Instinctively trying to roll away, grab his whip and fumbling with a pouch in his cloak &ndash all in one practiced motion &ndash he felt something trickle down his brow. Blood, he grimly surmised; ruining what little of his eye sight was coming back to him after that mysterious travel.

"Stones," he muttered, gritting his teeth, taking a stab in his side from a sword. Luckily it didn't do much damage, thanks to another of his protections. Judging the whereabouts of the stabber from his hit, Breon jumped into the man with as much force he could muster, still desperately trying to get a bearing on the situation, and have weapons up and ready.

They landed back on the ground, Breon on top of him. He heard the man's grunt as his head cracked violently into a stone. Yet more blood splattered Breon. The man did not move anymore.

The struggling merchant had no time to relish this small victory, for right then the world seemed to attack him from every angle possible. Slashing, stabbing, and cursing. It did not improve matters that he was somehow entangled in the man's ill-smelling cloak, preventing him from getting the whip free.

Finally escaping the clutches of the cloak, Breon desperately rolled to his left, barely avoiding a blow from the hammer that crushed down hard where he'd just been the second before.

Before he managed to snap out the whip or could reach into a pouch, another blow hit him forcefully from behind. The world swayed dangerously and doubled before his eyes. Cursing in helpless frustration, the merchant fell into the darkness falling onto him...

"Hey &ndash wake up, I say!"

An excruciating pain his first sign of consciousness, the bleeding dwarf awoke to the world again. It was a pain easily comparable to the hangover of a party of wild drinking of dwarven spirits.

"C'mon now, Breon &ndash don't you want to go after those guys, and see what they're up to, huh? Then wake up, by the Gods!" Something wet and sweet was pouring in between his bleeding lips. He already felt more invigorated.

Poonlar? Here? What the...? Opening his eye, he looked up at the halfling mage. A smile lit up Poonlar's face. The look of concern never left him, though. He poured the last contents of the vial down Breon's lips, and said over his shoulder, "He's coming around now. I'm pretty sure he's okay again. Nothing serious."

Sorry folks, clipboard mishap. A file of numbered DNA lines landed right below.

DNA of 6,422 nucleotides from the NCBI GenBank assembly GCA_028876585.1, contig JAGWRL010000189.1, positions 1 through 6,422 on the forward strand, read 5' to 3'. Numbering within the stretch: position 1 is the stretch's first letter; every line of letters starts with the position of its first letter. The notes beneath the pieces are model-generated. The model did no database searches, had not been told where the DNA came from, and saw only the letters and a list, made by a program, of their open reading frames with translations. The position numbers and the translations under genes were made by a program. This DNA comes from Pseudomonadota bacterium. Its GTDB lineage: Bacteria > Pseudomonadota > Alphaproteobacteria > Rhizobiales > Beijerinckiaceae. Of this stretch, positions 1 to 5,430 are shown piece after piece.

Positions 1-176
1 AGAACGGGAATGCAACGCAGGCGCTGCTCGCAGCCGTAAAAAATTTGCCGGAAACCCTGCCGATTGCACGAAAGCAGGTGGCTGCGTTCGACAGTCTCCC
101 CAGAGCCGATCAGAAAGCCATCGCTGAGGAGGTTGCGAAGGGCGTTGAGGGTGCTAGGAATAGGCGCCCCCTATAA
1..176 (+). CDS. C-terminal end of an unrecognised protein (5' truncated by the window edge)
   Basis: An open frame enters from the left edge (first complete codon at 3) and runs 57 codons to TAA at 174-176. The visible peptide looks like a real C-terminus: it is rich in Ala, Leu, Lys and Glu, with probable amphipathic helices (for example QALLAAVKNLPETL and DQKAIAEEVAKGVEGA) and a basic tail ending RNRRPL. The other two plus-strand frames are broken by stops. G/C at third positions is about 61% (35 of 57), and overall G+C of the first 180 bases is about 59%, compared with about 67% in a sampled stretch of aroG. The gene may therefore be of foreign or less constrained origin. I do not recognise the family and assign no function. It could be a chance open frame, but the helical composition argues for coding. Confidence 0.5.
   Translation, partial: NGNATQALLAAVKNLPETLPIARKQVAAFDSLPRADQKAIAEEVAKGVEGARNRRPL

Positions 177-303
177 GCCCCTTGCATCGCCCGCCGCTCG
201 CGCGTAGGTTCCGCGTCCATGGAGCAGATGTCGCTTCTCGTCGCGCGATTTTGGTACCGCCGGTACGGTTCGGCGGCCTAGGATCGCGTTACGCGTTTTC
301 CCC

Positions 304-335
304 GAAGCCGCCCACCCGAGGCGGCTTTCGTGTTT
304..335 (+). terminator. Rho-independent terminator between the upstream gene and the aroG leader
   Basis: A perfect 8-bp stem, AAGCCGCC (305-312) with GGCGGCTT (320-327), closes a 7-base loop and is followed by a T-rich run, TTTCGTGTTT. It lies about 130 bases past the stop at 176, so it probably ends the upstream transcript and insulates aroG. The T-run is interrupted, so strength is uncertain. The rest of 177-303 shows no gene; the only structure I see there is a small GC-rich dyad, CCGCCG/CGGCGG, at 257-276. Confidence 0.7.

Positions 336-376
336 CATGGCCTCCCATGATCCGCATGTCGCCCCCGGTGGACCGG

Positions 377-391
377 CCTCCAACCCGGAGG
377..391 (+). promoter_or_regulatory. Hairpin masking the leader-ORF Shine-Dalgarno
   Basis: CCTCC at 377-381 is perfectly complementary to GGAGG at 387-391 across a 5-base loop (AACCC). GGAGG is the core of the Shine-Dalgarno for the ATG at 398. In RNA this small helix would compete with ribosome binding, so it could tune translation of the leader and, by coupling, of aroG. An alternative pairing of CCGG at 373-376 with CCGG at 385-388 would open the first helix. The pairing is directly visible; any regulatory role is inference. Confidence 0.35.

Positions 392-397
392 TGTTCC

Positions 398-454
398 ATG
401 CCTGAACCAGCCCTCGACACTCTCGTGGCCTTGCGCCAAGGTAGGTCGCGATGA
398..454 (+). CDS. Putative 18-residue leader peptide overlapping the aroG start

Another figure stepped forward, behind Poonlar. A middle-aged grey-bearded bard in practical travelling clothes looked down at the merchant from beneath his hood. Breon recognized Tonlar of Waterdeep. "Well met again, Breon. I honestly didn't think we would meet under such distressing circumstances. I do hope you're feeling better now."

Nodding in astonishment, Breon sat up, looked around for his hat. Finding it, he donned it &ndash and that's when he discovered that he wasn't wearing his boots!

"WHAT?!" he roared.

Helping him stand up, the bard and the mage nodded. "We are as bewildered as you are, about that, believe me," said Tonlar, "When we arrived, mere moments ago, most of them were already disappearing through that portal over there &ndash " he pointed toward a shimmering light in the clearing, a hovering magical portal that hadn't been there before, " &ndash and as we killed the one one standing over you with a hammer," he gestured to bloody snow, where the scorched and chopped body of a man lay twisted, his war hammer a few feet away, "we heard that halfling say something about "now having what they wanted," holding your boots up in the air in triumph. As if those boots were some kind of artifact or something... I don't get it. Who are 'they'?"

"By all the Gods of ill fortune if I know," Breon replied. Wearing the hat again, he no longer felt cold. Not even his feet were cold. He was still equipped as before. Apparently all that had been taken was his good ol' magical dwarven boots. Besides looking somewhat stupid just wearing green socks, here in the snow, he felt okay. Flops would have the laugh of her lifetime, if ever he told her about this. He made a mental note never to do that!

He looked at the two others. "How come ye two are here?" He turned to the halfling mage. "Didn't we agree ye stayed outta this, huh?"

Poonlar merely shrugged. "Well &ndash I figured you could use some more help. Seems I was righ, even."